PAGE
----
2. 11.1 Describe Capital Investment Decisions and How They Are Applied
    3. 11.2 Evaluate the Payback and Accounting Rate of Return in Capital Investment Decisions
    4. 11.3 Explain the Time Value of Money and Calculate Present and Future Values of Lump Sums and Annuities
    5. 11.4 Use Discounted Cash Flow Models to Make Capital Investment Decisions
    6. 11.5 Compare and Contrast Non-Time Value-Based Methods and Time Value-Based Methods in Capital Investment Decisions
    7. Key Terms
    8. Summary
    9. Multiple Choice
    10. Questions
    11. Exercise Set A
    12. Exercise Set B
    13. Problem Set A
    14. Problem Set B
    15. Thought Provokers
  13. 12 Balanced Scorecard and Other Performance Measures
    1. Why It Matters
    2. 12.1 Explain the Importance of Performance Measurement
    3. 12.2 Identify the Characteristics of an Effective Performance Measure
    4. 12.3 Evaluate an Operating Segment or a Project Using Return on Investment, Residual Income, and Economic Value Added
    5. 12.4 Describe the Balanced Scorecard and Explain How It Is Used
    6. Key Terms
    7. Summary
    8. Multiple Choice
    9. Questions
    10. Exercise Set A
    11. Exercise Set B
    12. Problem Set A
    13. Problem Set B
    14. Thought Provokers
  14. 13 Sustainability Reporting
    1. Why It Matters
    2. 13.1 Describe Sustainability and the Way It Creates Business Value
    3. 13.2 Identify User Needs for Information
    4. 13.3 Discuss Examples of Major Sustainability Initiatives
    5. 13.4 Future Issues in Sustainability
    6. Key Terms
    7. Summary
    8. Multiple Choice
    9. Questions
    10. Thought Provokers
  15. Financial Statement Analysis
  16. Time Value of Money
  17. Suggested Resources
  18. Answer Key
    1. Chapter 1
    2. Chapter 2
    3. Chapter 3
    4. Chapter 4
    5. Chapter 5
    6. Chapter 6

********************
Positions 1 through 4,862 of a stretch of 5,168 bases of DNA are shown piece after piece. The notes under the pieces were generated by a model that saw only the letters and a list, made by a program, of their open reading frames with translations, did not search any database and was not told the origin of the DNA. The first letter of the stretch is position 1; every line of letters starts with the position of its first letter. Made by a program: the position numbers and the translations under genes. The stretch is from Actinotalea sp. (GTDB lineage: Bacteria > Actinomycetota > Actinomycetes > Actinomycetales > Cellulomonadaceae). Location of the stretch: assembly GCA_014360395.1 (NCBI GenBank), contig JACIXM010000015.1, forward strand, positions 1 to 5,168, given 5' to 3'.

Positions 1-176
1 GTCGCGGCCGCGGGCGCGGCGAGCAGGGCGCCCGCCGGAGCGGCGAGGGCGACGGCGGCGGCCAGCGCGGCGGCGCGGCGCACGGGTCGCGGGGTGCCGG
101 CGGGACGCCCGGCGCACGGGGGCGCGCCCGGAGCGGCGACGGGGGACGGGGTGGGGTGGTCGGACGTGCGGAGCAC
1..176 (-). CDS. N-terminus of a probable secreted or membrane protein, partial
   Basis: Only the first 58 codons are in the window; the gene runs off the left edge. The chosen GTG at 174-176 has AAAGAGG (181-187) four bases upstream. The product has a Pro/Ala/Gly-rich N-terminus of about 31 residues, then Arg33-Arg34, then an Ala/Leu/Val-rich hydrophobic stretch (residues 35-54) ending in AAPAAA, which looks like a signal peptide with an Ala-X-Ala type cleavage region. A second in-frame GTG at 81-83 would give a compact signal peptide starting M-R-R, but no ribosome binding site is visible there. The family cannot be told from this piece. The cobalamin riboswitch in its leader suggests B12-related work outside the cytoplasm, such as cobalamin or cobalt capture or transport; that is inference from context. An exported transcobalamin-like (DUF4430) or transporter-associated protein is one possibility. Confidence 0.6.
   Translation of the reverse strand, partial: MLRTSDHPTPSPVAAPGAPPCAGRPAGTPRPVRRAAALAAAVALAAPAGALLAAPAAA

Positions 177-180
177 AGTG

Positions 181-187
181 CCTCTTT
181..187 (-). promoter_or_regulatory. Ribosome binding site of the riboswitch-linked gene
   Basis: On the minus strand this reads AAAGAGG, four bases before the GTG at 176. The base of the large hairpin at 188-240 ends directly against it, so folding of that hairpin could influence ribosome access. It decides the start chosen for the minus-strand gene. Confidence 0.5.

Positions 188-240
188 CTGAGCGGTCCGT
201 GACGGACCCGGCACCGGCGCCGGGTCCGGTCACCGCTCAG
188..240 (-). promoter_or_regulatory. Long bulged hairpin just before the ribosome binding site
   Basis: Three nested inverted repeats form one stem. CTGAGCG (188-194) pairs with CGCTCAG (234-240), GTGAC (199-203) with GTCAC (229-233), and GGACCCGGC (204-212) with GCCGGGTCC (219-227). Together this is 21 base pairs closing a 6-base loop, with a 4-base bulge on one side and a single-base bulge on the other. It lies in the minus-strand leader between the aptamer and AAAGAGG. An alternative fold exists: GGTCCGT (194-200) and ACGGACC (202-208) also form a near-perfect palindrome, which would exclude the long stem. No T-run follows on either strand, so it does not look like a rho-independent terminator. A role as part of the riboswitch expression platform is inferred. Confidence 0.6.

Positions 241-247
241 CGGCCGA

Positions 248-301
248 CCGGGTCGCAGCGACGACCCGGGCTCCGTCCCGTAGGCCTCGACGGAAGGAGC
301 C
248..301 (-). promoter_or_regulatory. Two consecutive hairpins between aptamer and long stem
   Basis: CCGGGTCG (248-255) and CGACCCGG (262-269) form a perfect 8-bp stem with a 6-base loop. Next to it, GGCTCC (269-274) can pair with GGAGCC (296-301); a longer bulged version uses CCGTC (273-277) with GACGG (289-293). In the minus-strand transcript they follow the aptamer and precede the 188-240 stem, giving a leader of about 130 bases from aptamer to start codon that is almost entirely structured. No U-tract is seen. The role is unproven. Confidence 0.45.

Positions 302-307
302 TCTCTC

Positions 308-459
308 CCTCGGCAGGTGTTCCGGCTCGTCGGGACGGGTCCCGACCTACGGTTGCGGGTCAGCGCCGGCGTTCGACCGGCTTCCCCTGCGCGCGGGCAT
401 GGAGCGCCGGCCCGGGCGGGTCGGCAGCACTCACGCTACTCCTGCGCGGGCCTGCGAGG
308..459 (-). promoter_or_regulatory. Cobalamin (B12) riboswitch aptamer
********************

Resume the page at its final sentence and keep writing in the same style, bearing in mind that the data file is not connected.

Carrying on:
7. Chapter 7
    8. Chapter 8
    9. Chapter 9
    10. Chapter 10
    11. Chapter 11
    12. Chapter 12
    13. Chapter 13
  19. Index

Businesses are organized with the intention of creating efficiency and effectiveness in achieving organizational goals. To aid in this, larger businesses use segments, uniquely identifiable components of the business. A company often creates them because of the specific activities undertaken within a particular portion of the business.4 Segments are often categorized within the organization based on the services provided (i.e., departments), products produced, or even by geographic region. The purpose of identifying distinguishable segments within an organization is to provide efficiency in decision-making and effectiveness in operational performance.

Organizational Charts

Many organizations use an organizational chart to graphically represent the authority for decision-making and oversight. Organizational charts are similar in appearance to flowcharts. An organizational chart for a centralized organization is shown in Figure 9.2. The middle tier represents position held by individuals or departments within the company. The lowest tier represents geographic locations in which the company operates. The lines connecting the boxes indicate the relationship among the segments and branch from the ultimate and decision-making authority. Organizational charts are typically arranged with the highest-ranking person (or group) listed at the top.